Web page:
One of the pleasures of scholarship is to be criticised by a colleague who has simply done a particular job better than most others. By that token the book under review should be the cause of much joy among Grotius scholars. I have certainly enjoyed it. Nearly everyone who has written about Grotius—both recently and not so recently—stands corrected in some way in Benjamin Straumann’s excellent study, but it is telling that it is impossible to characterise his criticism in clear-cut oppositional terms. He has found ways of using elements from nearly all of the readings that he also criticises, so that the idea of constructive criticism assumes striking significance in his work.
The interpretation of Grotius has long been one of the most hotly contested topics in the intellectual history of early modern and modern Europe. He is most widely known as the ‘father’ (or ‘grandfather’) of modern international law, but both positivists and natural lawyers have claimed him, or some aspect of him. Historians of medieval thought have generally found him to be little more than a late, more or less opportunistic borrower of scholastic goods, while early-modernists have accepted him as an innovator while disagreeing widely over what his novelty consisted in. He has been seen quite differently in different disciplines; historians of political thought have read his natural law as a contribution to political theory in the line of Hobbes, Locke and their successors; legal historians, especially in Grotius’ homeland, have often seen him as primarily a civil lawyer; historians of early modern politics and religion have emphasised his natural law as a secularising influence and as the basis for ecumenical efforts.
Straumann’s interpretation is of relevance to all of these interests in Grotius, but it is based on a line of argument that in many ways is original. The core of Straumann’s case is that Grotius used a wide range of ideas in Roman law, Stoic ethics (especially in Cicero) and rhetoric, to build a theory of subjective natural rights that pertained to persons, both individual and collective, outside of all political institutions, so that the state of nature in fact had a juridical structure that was distinctly Roman in character. Grotius did so originally to meet the needs of the Dutch Verenigde Oost-Indische Compagnie in defending its trading and associated privateering activities in the East Indian seas. This was his De jure praedae of which only the famous twelfth chapter was published at the time, as Mare liberum. Later he developed his argument into the full- scale systematic natural law in De iure belli ac pacis.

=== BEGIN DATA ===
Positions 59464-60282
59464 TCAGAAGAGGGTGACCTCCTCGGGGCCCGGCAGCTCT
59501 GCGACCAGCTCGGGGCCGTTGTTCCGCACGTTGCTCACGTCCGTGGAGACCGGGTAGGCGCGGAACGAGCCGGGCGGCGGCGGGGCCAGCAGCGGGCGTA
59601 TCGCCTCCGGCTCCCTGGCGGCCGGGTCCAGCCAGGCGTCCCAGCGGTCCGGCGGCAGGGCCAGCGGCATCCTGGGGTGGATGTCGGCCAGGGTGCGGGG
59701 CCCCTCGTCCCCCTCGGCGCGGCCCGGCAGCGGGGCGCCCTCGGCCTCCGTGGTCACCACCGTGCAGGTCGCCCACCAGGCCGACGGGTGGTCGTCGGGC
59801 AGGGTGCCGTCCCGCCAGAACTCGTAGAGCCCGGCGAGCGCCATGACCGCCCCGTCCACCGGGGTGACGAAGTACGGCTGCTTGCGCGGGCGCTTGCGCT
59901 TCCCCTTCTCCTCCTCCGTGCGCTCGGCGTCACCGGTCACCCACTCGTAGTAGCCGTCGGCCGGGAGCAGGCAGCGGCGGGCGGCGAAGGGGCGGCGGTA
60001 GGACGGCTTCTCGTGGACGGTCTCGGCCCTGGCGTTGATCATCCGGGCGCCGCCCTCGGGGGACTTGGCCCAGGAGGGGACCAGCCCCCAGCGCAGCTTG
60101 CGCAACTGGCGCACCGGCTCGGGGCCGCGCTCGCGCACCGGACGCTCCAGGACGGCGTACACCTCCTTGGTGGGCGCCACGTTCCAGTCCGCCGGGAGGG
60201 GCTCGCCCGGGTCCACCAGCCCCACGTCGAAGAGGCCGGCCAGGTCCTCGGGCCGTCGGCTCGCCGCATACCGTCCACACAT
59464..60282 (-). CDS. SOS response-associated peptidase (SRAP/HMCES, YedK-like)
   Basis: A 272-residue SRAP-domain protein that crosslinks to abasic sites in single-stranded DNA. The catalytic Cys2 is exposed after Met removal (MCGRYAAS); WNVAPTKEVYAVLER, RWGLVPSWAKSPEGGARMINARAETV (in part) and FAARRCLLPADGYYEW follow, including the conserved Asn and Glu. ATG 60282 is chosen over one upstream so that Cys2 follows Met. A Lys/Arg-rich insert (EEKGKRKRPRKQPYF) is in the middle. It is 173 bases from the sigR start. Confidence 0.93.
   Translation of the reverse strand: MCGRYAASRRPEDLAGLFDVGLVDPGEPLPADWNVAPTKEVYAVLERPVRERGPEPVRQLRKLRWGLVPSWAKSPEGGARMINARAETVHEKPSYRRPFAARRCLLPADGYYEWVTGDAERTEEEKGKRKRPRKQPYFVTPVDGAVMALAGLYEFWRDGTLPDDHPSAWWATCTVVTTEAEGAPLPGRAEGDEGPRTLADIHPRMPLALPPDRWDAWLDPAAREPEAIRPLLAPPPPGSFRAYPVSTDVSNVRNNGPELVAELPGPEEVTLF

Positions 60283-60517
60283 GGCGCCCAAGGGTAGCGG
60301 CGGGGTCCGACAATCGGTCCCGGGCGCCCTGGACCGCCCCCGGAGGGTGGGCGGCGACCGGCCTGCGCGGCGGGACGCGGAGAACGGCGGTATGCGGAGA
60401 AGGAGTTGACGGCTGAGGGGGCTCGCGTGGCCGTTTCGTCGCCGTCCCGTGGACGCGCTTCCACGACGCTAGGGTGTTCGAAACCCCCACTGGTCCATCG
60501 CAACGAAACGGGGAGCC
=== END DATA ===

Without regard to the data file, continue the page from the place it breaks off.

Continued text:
Grotius’ idea of natural law was deeply Ciceronian, according to Straumann. The law’s ultimate origin was in God but was manifested in human nature’s rationality and sociability. Not the divine origin but the necessity of right reason made natural law obligatory, and it was in that sense a ‘secular’ theory. Grotius also derived the method of ‘proof’ of natural law from well- known classical sources, namely the rhetoricians and especially Cicero and Quintilian. Here he found the basic distinction between deduction from certain (self-evident) first principles and argument from testimony, a distinction also formulated under influence from Aristotle as the a priori and the a posteriori methods of proof. Straumann links the arguments from the consensus of ancient historians, philosophers and lawyers closely to the analysis in Quintilian, pointing out that in arguing from consensus Grotius was trying rhetorically to refute the argument from the lack of consensus by the sceptic Carneades against the existence of a universal natural law. Recognising that this would hardly still sceptical doubts, Grotius saw his a priori method as decisive.
This leads to Straumann’s important analysis of the first principles of human nature that should serve as the ground of deductive proof that an action was naturally just. Stressing that Grotius’ naturalism is profoundly different from both Aristotelian and early-Stoic eudaimonism, Straumann argues that Grotius achieves a rule-bound ethics based on the notion of oikeiosis in later Stoicism, especially Cicero, from whom he accepts the idea that practical judgment naturally involves two layers, or steps. Put simply, there is attraction to what comes ‘first in nature’, and there is rational judgment of the over-all order and harmony of actions. The former is typically anything desired for self-preservation, the latter the honestum that is the object of natural law. Straumann rejects Richard Tuck’s well-known thesis that Grotius was concerned to establish a minimal natural morality centered on self-preservation as the way to reject scepticism, understood as contemporary moral relativism in Montaigne, Charron et al. Rather, Straumann maintains, Grotius picked up a different Carneadean dispute. In his case against a natural standard of justice, the sceptic had argued that Roman imperialism was on a par with piracy. This Cicero had rejected by arguing that natural law legitimised Roman policy.
Explicitly drawing on this argument, Grotius developed his theory of natural law to reject criticism of Dutch expansion in South-East Asia. Grotius developed the Stoic material to argue that issues of our desires, what comes ‘first in nature’ such as self-preservation and its pursuit by force, were morally indifferent, adiaphora, and shared by all of nature. Only when questions of their rationality could be raised, did they become matters of justice. Such questions concerned the compatibility of actions with the rational sociability of human nature, a universal feature of humanity. In other words, while human life, like all other forms of life, presupposed the pursuit of the means to self-preservation, this pursuit was a matter of justice only when questions arose about its compatibility with human sociability. In order to describe this compatibility Grotius used Roman juridical language; it required the maintenance of the rights, jura, of individuals. While self-preservation and its means were morally indifferent in themselves, the right to pursue them was the criterion of justice. Straumann points out how Grotius adopts one aspect of Aristotle’s theory of justice, namely corrective justice, as an alternative description of his own idea of natural law, while distributive justice falls entirely outside natural law and becomes a matter of politics and ethics. This interesting discussion of the field of justice is one of several places where one misses an engagement with Ian Hunter’s recent interpretation of Grotius as judicial casuist.